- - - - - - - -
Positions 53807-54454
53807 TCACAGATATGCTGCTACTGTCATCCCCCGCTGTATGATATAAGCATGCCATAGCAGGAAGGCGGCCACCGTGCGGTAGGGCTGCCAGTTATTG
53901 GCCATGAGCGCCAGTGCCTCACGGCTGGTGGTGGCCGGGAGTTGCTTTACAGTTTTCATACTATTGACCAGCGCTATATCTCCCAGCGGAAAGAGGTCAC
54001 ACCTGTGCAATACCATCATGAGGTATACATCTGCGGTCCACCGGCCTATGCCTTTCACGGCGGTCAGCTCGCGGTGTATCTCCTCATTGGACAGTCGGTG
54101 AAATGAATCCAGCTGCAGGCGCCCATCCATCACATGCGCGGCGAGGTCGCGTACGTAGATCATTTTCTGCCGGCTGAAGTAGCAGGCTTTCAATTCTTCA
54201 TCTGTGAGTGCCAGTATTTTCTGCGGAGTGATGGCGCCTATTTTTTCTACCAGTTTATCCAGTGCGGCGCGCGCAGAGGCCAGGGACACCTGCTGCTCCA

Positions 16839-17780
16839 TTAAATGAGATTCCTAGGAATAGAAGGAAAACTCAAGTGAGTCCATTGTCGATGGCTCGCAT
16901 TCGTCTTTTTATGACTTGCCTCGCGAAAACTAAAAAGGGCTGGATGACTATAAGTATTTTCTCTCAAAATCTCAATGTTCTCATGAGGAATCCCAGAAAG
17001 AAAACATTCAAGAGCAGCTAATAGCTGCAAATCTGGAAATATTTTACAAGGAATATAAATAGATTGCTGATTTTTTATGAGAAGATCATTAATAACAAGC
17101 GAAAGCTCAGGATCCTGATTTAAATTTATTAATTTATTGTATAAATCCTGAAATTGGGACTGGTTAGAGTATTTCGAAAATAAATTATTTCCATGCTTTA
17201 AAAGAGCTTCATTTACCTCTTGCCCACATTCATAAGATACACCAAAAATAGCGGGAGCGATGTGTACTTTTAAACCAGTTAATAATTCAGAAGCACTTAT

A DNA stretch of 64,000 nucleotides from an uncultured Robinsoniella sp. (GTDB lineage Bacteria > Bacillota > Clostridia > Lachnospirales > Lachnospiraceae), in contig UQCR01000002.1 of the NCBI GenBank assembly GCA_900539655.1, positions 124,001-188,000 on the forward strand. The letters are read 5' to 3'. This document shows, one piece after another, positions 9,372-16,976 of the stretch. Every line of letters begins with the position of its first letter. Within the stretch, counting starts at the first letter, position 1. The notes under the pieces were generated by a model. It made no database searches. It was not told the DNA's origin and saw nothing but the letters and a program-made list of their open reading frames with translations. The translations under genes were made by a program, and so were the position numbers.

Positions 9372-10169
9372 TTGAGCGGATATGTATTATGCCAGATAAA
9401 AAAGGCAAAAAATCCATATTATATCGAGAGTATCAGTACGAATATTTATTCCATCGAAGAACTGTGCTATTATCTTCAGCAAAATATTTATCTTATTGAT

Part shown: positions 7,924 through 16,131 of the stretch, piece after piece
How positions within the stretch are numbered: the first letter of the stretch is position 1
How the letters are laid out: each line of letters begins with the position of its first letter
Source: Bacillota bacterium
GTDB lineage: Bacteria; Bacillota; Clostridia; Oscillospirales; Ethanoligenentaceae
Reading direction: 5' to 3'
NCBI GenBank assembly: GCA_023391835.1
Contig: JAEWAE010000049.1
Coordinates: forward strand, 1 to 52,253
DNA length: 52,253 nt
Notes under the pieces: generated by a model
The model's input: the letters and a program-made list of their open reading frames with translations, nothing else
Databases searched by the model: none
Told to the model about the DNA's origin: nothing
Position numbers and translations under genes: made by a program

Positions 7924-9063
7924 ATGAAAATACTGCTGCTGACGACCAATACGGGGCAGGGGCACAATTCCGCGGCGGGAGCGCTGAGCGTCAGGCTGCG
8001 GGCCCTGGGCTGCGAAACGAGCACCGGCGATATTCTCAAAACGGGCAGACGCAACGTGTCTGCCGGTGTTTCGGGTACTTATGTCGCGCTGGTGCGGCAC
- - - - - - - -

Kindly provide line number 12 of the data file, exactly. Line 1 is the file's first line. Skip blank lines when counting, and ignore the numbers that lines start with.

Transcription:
17201 AAAGAGCTTCATTTACCTCTTGCCCACATTCATAAGATACACCAAAAATAGCGGGAGCGATGTGTACTTTTAAACCAGTTAATAATTCAGAAGCACTTAT